I started watching Zoella around late 2014 when her name began to pop up almost everywhere with the release of her fiction book Girl Online. I was immediately fascinated by her and her YouTube videos. I was amazed by her following and by the fact that essentially, her videos were so simple yet so entertaining to watch. Someone I once asked told me it was because the content "appeals to people's vanity." This is true. I never really thought a lot about buying makeup, stationary or homeware until I started watching vloggers. I am easily sold to. And yes, I want 'to have' and 'look like that' sometimes. But there is something else about Zoella's video style, from a production point of view that makes them work. I appreciate some people may be reading this thinking, I want to be a proper filmmaker, Zoella is a vlogger. Well, that's great but she captivates her audience and that's what you want to do. So stick with me and I will try and pinpoint what I think elevates her vlogging style and how you can apply them to your own videos: 1. Lighting. Her videos are bright and full of colour and immediately say, "Come in! Welcome. Let's sit and chat."
I don't know exactly what lights she uses but she has obviously invested time and money into making sure she is well lit. I would say, always invest time into lighting, over money. The more hours you spend practising the lighting style, trying different colours and lights and moving things around to get exactly what you want, the more it will show in your final production.
2. Production design. You don't believe all the lovely trinkets, casually placed behind her are accidental do you?
I personally loved the videos where she had that cool light 'Z' in the background but I also appreciate the very carefully planned subtle positioning of toys, decorations and makeup in her videos. It tells you about her style, her content and makes you feel like you're in her home with her - which is what her channel is all about. Production design elevates the professionalism and feel of your video whatever you are doing. Think of it as creating your world on screen. Take time over it. If you say your film is set in a fantasy land, what will you do to your background to make it feel like a fantasy land? It only needs a few things but put the effort in. I let a lot of my films down because I did not pay attention to details like this.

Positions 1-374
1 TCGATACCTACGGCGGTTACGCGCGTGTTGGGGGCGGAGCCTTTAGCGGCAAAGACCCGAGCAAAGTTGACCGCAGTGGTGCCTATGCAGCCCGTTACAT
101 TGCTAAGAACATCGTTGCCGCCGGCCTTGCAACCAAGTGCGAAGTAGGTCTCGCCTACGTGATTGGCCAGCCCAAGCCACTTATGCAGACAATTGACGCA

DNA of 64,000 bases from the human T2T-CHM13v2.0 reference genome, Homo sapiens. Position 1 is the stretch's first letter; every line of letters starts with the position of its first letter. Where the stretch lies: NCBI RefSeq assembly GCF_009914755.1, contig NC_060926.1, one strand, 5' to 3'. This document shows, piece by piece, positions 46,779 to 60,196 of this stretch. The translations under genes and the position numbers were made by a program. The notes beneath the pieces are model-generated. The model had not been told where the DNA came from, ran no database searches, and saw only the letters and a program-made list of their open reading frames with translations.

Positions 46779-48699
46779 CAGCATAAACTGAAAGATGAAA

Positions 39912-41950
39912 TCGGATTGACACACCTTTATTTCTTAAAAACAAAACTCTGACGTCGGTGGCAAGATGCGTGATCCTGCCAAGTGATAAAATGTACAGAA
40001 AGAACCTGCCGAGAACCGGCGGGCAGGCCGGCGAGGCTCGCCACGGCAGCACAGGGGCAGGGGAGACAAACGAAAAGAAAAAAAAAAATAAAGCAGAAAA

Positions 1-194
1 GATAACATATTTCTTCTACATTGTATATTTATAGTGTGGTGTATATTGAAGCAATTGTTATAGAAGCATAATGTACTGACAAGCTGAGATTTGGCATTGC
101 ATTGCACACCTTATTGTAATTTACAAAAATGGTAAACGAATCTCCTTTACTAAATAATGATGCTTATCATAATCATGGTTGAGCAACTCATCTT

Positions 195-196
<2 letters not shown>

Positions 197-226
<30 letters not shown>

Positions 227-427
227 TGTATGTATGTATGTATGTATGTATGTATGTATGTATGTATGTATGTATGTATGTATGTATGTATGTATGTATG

3. Jump cuts or in other words EDITING. Zoella's use of jump cuts are very effective. They move the talking along, they cut out the boring bits. They are even used to comedy effect. She isn't just cutting willy nilly to get rid of mistakes. There is an art to the cut and she does it very well. Think about your edit when you're doing pre-production and while you are filming. How does one scene transition into the next. That is important. It matters and if you get it wrong it can ruin the story or not have the feel you wanted. Practise editing. It's fun and you can spend hours learning whilst having fun with it. Take some footage you don't care about and just play with it. Cut it to music. Cut it without. Try new things while you can on something that isn't important.
4. Zoella. She is a character. You want to watch her. She speaks clearly, her excitement for products and makeup comes through and makes you want to try them. That is just who she is. So remember that when you're making your films. Talent matters. Casting matters. One actor will bring your story to life when another will make it average and yet another will kill it altogether. Don't just cast someone because they are there. Cast someone who catches your eye or moves you tears or fascinates you. A large part of Zoella's success is her personality. That can be applied to production on any level.
5. She collaborates. Collaborations are something that YouTube itself advises up and coming youtubers to do. Basically it is the online version of networking. Working with other people brings a different audience to your work. If you make a film and cast a moderately well known local singer, they are going to share your film to their audience who normally would not have found your videos. Also, working with other people means you start to build up a small network of people you can tap into when you need them. I believe in paying people if possible, but if you have done a lot of jobs with one person, they know you and are far more likely to want to help you out and do things for free later when you are struggling for cash. Working with other people teaches you a lot about teamwork and you can learn an awful lot from other filmmakers who have different skills to you.
You can apply some of the techniques used by Zoella in her videos to any production you are working on and it can't hurt to think about how you can use them and make them even better.